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R.C. Apter, E.L. McWilliams, and F.T. Davies Jr.

One-node explants and one-node stem cuttings of Asian jasmine [Trachelospermum asiaticum (Siebold & Zucc.) Nakai] were rooted, respectively, in vitro [tissue culture (TC)] or by conventional macropropagation (MACRO). The TC and MACRO stem bases were then analyzed for differences in the time-course sequence of 1) root primordia initiation and development and 2) adventitious root xylem development and root-to-shoot xylem connections. Early root primordia were observed at Day 3, and, by Day 7, root-to-shoot xylem connections were equally developed in TC and MACRO systems. Continued development and emergence of adventitious roots were observed at Days 8 to 10. At Days 13 and 18, when viewed using scanning electron microscopy, TC root hairs were morphologically thicker and one-third to one-half the length of MACRO root hairs. There was no apparent difference in root-hair density. Inferior TC root-hair length may be a factor in the acclimation of TC-generated plantlets.

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Nancy Philman, Murdock Ray Gillis, and Michael E. Kane

Commercial micropropagation of wetland plants used for habitat restoration provides an alternative to field collection and facilitates production of difficult-to-propagate species and possibly selection of ecotypes that are physiologically adapted to specific habitat conditions. Knowledge of the degree of ecotypic variation within and between wetland populations is very limited. The feasibility of screening ecotypic differences in growth of micropropagated wetland plants, following acclimatization, was examined using Sagittaria latifolia Willd. (Duck-potato), a highly variable rhizomatous herbaceous wetland species that is widely distributed in southeastern Canada and the eastern United States. Plants were obtained from populations in Rhode Island, North Carolina, South Carolina, and Florida. Stage I cultures of each Sagittaria latifolia ecotype were established from surface-sterilized rhizome shoot-tips cultured in a liquid basal medium (BM) consisting of half-strength Murashige and Skoog mineral salts, 0.56 mM myo-inositol and 1.2 μM thiamine supplemented with 87.6 mM sucrose. Stage I cultures were indexed for cultivable bacteria prior to clonal multiplication of each ecotype by rhizome production on agar-solidified BM supplemented with 1.1 μM benzyladenine (BA). At 4-week intervals for 24 months, Stage II microcuttings of each ecotype were acclimatized and rooted in soilless growing medium under intermittent mist for 10 days. Plantlets were transferred to a shadehouse (50% sunlight reduction) and maintained under prevailing environmental conditions. Plant height, leaf length and number, rhizome number, corm number and weight, and flowering were determined 6 weeks post-transplant. Significant seasonal differences in leaf growth, rhizome production, corm formation and flowering were observed between ecotypes. During the growing season, induction of corm formation occurred progressively earlier in the more northern ecotypes.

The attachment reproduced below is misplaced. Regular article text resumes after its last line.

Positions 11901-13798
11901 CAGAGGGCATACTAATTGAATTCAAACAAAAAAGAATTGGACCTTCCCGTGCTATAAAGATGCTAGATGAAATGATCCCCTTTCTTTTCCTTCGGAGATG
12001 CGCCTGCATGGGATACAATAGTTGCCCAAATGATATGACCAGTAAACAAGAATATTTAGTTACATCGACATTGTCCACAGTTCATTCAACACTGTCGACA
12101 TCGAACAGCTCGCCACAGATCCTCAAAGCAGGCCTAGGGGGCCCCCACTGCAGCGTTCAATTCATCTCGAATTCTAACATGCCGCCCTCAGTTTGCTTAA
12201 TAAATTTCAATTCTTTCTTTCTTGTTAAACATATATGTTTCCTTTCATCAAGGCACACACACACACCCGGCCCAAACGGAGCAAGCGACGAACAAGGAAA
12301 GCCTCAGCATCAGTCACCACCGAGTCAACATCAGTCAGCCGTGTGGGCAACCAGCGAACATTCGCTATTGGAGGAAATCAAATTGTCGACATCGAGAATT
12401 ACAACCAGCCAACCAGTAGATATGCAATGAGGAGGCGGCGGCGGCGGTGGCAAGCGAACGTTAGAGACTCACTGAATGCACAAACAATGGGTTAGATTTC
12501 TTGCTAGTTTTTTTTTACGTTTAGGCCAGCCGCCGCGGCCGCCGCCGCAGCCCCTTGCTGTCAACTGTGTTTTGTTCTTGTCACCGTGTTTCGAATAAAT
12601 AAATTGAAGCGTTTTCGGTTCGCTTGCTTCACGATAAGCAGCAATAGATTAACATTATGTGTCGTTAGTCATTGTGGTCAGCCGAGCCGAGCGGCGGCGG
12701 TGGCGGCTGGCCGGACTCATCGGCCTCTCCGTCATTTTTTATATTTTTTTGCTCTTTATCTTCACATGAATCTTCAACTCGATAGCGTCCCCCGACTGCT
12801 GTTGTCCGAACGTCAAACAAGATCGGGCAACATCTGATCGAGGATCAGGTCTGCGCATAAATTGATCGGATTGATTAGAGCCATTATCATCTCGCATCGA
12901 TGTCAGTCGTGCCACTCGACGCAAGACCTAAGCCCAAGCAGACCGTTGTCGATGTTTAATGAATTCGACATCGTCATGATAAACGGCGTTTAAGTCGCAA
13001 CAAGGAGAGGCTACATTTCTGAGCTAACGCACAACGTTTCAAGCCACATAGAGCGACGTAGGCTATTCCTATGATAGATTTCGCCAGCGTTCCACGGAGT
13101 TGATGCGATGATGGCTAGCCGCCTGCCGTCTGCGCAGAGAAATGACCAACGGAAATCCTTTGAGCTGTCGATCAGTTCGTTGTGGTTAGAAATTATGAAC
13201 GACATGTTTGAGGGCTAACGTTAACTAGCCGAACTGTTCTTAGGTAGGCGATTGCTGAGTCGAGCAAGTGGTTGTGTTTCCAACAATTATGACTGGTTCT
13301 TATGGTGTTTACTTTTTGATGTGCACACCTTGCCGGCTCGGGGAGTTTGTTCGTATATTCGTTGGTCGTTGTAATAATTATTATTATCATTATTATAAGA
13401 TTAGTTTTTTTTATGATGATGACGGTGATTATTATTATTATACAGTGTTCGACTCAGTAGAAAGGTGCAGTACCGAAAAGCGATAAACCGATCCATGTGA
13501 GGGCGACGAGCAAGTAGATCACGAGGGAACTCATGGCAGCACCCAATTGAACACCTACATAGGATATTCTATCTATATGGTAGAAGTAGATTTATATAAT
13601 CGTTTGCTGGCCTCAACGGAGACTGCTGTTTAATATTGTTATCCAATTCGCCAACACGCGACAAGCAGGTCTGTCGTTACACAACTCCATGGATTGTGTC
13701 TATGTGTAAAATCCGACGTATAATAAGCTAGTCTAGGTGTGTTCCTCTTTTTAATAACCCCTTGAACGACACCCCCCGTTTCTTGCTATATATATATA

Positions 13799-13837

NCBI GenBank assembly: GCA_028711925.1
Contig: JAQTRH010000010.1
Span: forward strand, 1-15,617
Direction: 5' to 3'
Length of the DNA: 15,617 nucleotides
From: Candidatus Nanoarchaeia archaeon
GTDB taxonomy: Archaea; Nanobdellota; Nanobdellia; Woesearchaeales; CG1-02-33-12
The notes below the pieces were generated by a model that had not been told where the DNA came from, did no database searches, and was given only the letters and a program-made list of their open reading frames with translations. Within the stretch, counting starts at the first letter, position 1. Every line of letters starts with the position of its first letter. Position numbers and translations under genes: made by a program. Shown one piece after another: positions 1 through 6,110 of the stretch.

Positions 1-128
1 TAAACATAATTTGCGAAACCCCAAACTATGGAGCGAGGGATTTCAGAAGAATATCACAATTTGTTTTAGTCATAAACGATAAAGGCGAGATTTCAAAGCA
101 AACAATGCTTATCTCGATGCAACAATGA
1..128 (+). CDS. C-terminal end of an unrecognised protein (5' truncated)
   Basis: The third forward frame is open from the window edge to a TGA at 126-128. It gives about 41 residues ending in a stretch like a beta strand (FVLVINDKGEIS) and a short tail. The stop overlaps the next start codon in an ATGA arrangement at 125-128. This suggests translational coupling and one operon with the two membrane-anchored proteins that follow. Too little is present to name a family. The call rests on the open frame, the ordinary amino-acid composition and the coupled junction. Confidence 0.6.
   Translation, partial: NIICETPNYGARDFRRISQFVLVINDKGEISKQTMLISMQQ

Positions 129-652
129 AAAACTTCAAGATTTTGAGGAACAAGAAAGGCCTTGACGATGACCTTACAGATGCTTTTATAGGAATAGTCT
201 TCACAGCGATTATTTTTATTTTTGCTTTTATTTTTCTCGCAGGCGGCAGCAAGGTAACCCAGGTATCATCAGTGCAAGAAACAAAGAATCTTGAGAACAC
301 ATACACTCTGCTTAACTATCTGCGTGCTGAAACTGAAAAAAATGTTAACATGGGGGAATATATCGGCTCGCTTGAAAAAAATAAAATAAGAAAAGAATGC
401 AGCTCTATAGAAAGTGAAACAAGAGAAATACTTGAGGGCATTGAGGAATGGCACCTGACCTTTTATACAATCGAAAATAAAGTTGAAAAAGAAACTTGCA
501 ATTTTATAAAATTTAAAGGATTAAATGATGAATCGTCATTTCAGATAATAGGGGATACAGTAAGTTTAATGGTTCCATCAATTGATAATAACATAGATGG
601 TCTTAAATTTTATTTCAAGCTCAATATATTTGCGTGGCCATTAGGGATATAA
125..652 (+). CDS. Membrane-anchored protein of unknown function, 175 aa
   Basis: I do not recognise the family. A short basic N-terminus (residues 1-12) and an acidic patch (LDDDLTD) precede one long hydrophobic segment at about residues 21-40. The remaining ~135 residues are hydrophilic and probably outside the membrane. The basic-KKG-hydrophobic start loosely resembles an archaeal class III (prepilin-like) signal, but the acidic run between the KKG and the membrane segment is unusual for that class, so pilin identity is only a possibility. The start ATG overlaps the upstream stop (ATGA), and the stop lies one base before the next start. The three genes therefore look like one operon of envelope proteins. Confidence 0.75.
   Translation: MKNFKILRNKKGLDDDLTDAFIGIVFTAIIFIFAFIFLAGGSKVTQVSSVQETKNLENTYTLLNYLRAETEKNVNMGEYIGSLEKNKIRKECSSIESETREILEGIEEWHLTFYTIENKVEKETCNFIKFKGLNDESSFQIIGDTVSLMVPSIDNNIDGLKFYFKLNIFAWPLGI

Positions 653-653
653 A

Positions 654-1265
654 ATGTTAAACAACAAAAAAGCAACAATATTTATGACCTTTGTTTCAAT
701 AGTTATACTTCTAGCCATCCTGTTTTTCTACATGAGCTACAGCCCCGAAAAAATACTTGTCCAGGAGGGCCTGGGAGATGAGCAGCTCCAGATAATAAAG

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D. J. Donnelly and W. E. Vidaver


CO2 uptake and various leaf parameters were examined including photosynthetic pigment content (chlorophyll a, b, and total carotenoids), fresh/dry weight, percentage of water content, gram dry weight/area, and total plantlet leaf areas of an aseptically cultured clone of red raspberry (Rubus idaeus L.) incubated at 5 light intensities, from 2 to 6 klx. Cultured plantlets demonstrated relatively low levels of CO2 uptake, averaging 2.5 mg CO2 dm–2hr–1 and rarely exceeding 4 mg CO2 dm–2 hr–1 at saturating light intensities. Pigment content was higher in plantlets incubated at lower light intensities (2 to 4 klx). Cultures incubated at 3 klx were evaluated both at the time of transfer to soil and 1 month later. Plantlet leaves retained from culture could be distinguished from new leaves by tagging all plantlet leaves prior to soil transfer; both were assessed separately 1 month after transplantation. Leaves retained from culture, 30% of the total leaf area of transplants, contributed less than 10% of the CO2 uptake at 3 klx. These leaves accounted for 10% to 30% of the total leaf area at higher light intensities but were net respirers. There was an increase in dry matter accumulation at 6 and 9 klx in these tagged leaves, but not at 3 klx. Continued accumulation of dry matter by the tagged leaves can be only at the expense of photosynthetic activity of the newly formed leaves. New leaves of transplants had a greater dry matter accumulation at 9 klx and a pigment content greater than the tagged leaves. Their pigment content was similar to that of young, control plant leaves. Transplants were capable of uptake rates of 5–7 mg CO2 dm–2 hr–1 or 50% of field control rates. The photosynthetic contribution of the leaves from culture was small or negative. The first new leaves formed in soil were transitional with intermediate capability. Acclimatization to the soil environment was time dependent and required the production of new leaves initiated in the new environment.

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Samir Debnath*